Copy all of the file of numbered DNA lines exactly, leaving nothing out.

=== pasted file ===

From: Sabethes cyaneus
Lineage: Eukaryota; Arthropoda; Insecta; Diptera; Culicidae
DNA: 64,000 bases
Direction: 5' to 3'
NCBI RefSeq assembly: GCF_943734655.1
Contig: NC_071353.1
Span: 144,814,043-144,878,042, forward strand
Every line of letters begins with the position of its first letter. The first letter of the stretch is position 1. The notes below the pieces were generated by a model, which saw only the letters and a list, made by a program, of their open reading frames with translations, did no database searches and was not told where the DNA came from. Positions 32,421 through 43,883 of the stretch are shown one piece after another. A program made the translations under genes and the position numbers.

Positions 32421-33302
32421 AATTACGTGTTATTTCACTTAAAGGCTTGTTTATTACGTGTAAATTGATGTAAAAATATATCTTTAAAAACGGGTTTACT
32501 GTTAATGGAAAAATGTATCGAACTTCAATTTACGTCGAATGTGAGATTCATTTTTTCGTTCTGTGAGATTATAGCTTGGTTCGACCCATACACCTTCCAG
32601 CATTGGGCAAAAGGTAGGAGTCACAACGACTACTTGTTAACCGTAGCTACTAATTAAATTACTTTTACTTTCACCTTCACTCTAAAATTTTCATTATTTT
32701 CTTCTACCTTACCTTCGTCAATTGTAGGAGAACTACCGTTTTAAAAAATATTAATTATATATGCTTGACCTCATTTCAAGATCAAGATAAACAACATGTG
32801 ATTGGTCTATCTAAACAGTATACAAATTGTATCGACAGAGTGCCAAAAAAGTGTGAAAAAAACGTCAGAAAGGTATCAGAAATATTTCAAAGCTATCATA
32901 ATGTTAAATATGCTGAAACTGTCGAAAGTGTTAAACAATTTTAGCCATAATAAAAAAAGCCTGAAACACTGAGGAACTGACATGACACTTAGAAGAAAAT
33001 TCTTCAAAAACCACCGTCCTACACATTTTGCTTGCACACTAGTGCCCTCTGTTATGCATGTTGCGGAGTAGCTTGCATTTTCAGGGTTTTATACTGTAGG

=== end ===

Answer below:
From: Sabethes cyaneus
Lineage: Eukaryota; Arthropoda; Insecta; Diptera; Culicidae
DNA: 64,000 bases
Direction: 5' to 3'
NCBI RefSeq assembly: GCF_943734655.1
Contig: NC_071353.1
Span: 144,814,043-144,878,042, forward strand
Every line of letters begins with the position of its first letter. The first letter of the stretch is position 1. The notes below the pieces were generated by a model, which saw only the letters and a list, made by a program, of their open reading frames with translations, did no database searches and was not told where the DNA came from. Positions 32,421 through 43,883 of the stretch are shown one piece after another. A program made the translations under genes and the position numbers.

Positions 32421-33302
32421 AATTACGTGTTATTTCACTTAAAGGCTTGTTTATTACGTGTAAATTGATGTAAAAATATATCTTTAAAAACGGGTTTACT
32501 GTTAATGGAAAAATGTATCGAACTTCAATTTACGTCGAATGTGAGATTCATTTTTTCGTTCTGTGAGATTATAGCTTGGTTCGACCCATACACCTTCCAG
32601 CATTGGGCAAAAGGTAGGAGTCACAACGACTACTTGTTAACCGTAGCTACTAATTAAATTACTTTTACTTTCACCTTCACTCTAAAATTTTCATTATTTT
32701 CTTCTACCTTACCTTCGTCAATTGTAGGAGAACTACCGTTTTAAAAAATATTAATTATATATGCTTGACCTCATTTCAAGATCAAGATAAACAACATGTG
32801 ATTGGTCTATCTAAACAGTATACAAATTGTATCGACAGAGTGCCAAAAAAGTGTGAAAAAAACGTCAGAAAGGTATCAGAAATATTTCAAAGCTATCATA
32901 ATGTTAAATATGCTGAAACTGTCGAAAGTGTTAAACAATTTTAGCCATAATAAAAAAAGCCTGAAACACTGAGGAACTGACATGACACTTAGAAGAAAAT
33001 TCTTCAAAAACCACCGTCCTACACATTTTGCTTGCACACTAGTGCCCTCTGTTATGCATGTTGCGGAGTAGCTTGCATTTTCAGGGTTTTATACTGTAGG